RECENTLY WE DID something that I swore I would never do, having been a constant victim of it as a child; we returned from holiday early.
I’ve got plenty of excuses to offer – it was raining, and I had a cold. So as we lay there, listening to the familiar sound of the rain drumming on the roof, I hesitantly suggested to hubby, M that we may like to consider calling it a day before it became necessary to use Sammy’s Lego to construct an ark. Hardly had the words even left my lips before he had leapt out of bed and, clad only in wellies and underpants, was gleefully un-pegging the awning. From the inside, obviously.
[tl:gallery size=460×306]There is never a good time for rain. But should you just sit it out?
The children of course were a different matter. The news had to be broken to them in the same tone of voice I used to explain why the goldfish was floating upside down in the tank, and how it came to pass that I accidentally ate their last Easter egg. Sensitivity is required; and possibly bribery. It did not go down well and the resultant howling gave the driving rain a run for its money. To children, the fact that no one has been able to see further than the jockey wheel for the past 24 hours is of little consequence.
And who, after all can blame them? My childhood caravanning holidays were always cut short by my parents. In fact, I’m surprised they didn’t just book for a week that had already passed and then we wouldn’t have had to bother with the yearly charade of loading up the aged Sprite only to realise that the car’s MOT was out of date and the left indicator light on the van didn’t work either.
We did seem to suffer badly with the weather on holiday I recall, what with my dad being a rain god and not realising it. Except on the first and last day. No matter where we stayed, we always travelled there amidst beautiful blue skies and a blazing sun which lifted our hopes and spirits and stuck our legs to the vinyl seats. Such a cruel trick as we were destined to spend the next five days heat-sealed in cagoules wandering round dusty folk museums and peering out through tea-room windows waiting for the monsoon to pass. It always did, on the seventh day, when we loaded the car up under the same jeering blue skies that we had so trustingly passed under the previous Saturday.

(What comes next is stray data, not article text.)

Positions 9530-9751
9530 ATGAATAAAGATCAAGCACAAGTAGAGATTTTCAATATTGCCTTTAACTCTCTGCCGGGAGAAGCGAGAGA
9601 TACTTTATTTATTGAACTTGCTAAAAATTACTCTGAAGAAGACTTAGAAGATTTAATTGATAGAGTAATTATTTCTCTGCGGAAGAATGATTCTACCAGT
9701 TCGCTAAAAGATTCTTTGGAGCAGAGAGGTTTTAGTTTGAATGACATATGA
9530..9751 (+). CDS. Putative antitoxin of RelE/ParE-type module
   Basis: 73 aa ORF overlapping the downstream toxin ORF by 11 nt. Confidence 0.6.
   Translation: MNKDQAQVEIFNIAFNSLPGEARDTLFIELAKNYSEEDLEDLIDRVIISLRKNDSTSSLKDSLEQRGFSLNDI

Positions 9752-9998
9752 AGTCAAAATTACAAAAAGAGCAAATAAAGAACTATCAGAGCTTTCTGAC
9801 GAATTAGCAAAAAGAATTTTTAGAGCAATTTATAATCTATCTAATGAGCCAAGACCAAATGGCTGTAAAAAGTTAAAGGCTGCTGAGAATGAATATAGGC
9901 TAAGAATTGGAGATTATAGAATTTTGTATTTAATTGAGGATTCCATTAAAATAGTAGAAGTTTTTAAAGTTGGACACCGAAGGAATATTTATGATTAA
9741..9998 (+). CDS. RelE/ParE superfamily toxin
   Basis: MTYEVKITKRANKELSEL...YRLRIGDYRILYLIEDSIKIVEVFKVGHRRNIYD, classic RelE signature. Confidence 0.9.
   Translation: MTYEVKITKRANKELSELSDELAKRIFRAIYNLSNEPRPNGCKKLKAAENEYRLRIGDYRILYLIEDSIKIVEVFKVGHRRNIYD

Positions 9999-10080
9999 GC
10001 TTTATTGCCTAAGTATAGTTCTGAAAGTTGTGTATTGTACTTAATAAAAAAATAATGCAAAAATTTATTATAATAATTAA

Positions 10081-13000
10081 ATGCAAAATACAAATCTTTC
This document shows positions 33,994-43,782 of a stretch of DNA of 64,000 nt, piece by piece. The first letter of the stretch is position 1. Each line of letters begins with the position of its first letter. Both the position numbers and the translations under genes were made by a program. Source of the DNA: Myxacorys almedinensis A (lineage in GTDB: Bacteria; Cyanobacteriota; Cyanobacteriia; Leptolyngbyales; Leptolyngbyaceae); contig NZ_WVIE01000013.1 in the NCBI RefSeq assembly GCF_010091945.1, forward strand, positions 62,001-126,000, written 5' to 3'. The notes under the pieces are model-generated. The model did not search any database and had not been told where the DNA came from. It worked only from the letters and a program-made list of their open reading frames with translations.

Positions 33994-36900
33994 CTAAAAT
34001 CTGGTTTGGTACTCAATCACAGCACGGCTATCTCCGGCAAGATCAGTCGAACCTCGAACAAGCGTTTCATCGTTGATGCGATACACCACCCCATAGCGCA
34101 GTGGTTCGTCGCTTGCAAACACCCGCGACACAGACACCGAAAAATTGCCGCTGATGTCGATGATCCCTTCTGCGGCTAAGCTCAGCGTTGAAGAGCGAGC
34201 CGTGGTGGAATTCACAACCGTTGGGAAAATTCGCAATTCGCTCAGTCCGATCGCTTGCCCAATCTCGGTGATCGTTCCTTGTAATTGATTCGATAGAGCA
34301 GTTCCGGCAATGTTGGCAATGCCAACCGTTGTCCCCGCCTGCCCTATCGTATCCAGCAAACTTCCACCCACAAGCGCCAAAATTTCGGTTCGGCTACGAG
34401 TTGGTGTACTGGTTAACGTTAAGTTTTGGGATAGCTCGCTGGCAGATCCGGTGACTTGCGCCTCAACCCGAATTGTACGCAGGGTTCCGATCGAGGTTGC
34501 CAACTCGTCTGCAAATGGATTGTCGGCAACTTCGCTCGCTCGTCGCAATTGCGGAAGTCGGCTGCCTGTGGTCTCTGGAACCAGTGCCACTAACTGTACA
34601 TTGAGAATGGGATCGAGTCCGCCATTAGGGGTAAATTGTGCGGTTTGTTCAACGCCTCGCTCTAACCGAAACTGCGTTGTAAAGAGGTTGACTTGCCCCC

But even when the weather was kind, my parents still found some excuse to return home early. Like the dog dying, or my sister getting ketchup on the front dinette or the time my mum rolled down a cliff in Cornwall, we were always bitterly disappointed. Yet here I find myself offering up the same kind of lame excuse to my children with the same result. So later that evening, at home, when they were both in bed, worn out from crying and I was comfortably full of Indian take-away, I allowed myself the benefit of hindsight and wondered whether we’d done the right thing. Should rain ever stop play?
My sister-in-law has a caravan and five children and, come the deluge they simply don head-to-toe waterproof clothing and go out for a cheerful, muddy bike ride. I can almost picture M now clutching his chest and gasping for air as two small but filthy boys disembark from dirt-encrusted bikes and launch themselves onto the cream upholstery arguing over whether they should watch Cartoon Network or Boomerang.
Is it only me that gives in at the sight of rain, or as adults have we lost our sense of adventure? It certainly is more of a challenge keeping children occupied during persistently unfair holiday weather. In those far-away days of just the two of us, we could read the paper from cover to cover, pretend to go on a hike that just so happened to take in a pretty decent pub and spend the afternoon there with no regard as to whether it had a family room or served chicken nuggets.
Nowadays, we are more likely to be found looking for fossils on the beach, building dens in the wood or feeding the boys’ inheritance into slot machines, trying to keep warm in deserted amusement arcades.
I find myself adopting a tone brighter than a Marbella morning and shouting positive phrases such as “It’s only a passing shower” and “Look, it’s getting brighter over there,” against the onslaught of hail. Sometimes you have to brave the elements and just stick it out because you’ve driven too far to get there, and besides, it’s summer and this might be the only holiday you get this year and some children don’t get a holiday at all and they’d be grateful for this so put your wellies and your scarf back on and go outside.
And when it’s just too bad, well, that’s what jigsaws were invented for. And Battleships and Guess Who. A friend recently suggested I might like to take some Play-Doh with me to keep the boys occupied. Yes of course, just as soon as they start selling it with defibrillators for when M sees it trodden into the carpets. In the meantime, there are always folk-museums, tea-rooms and the option of just calling it a day.
But wait, look over there, isn’t that a patch of blue sky I can see?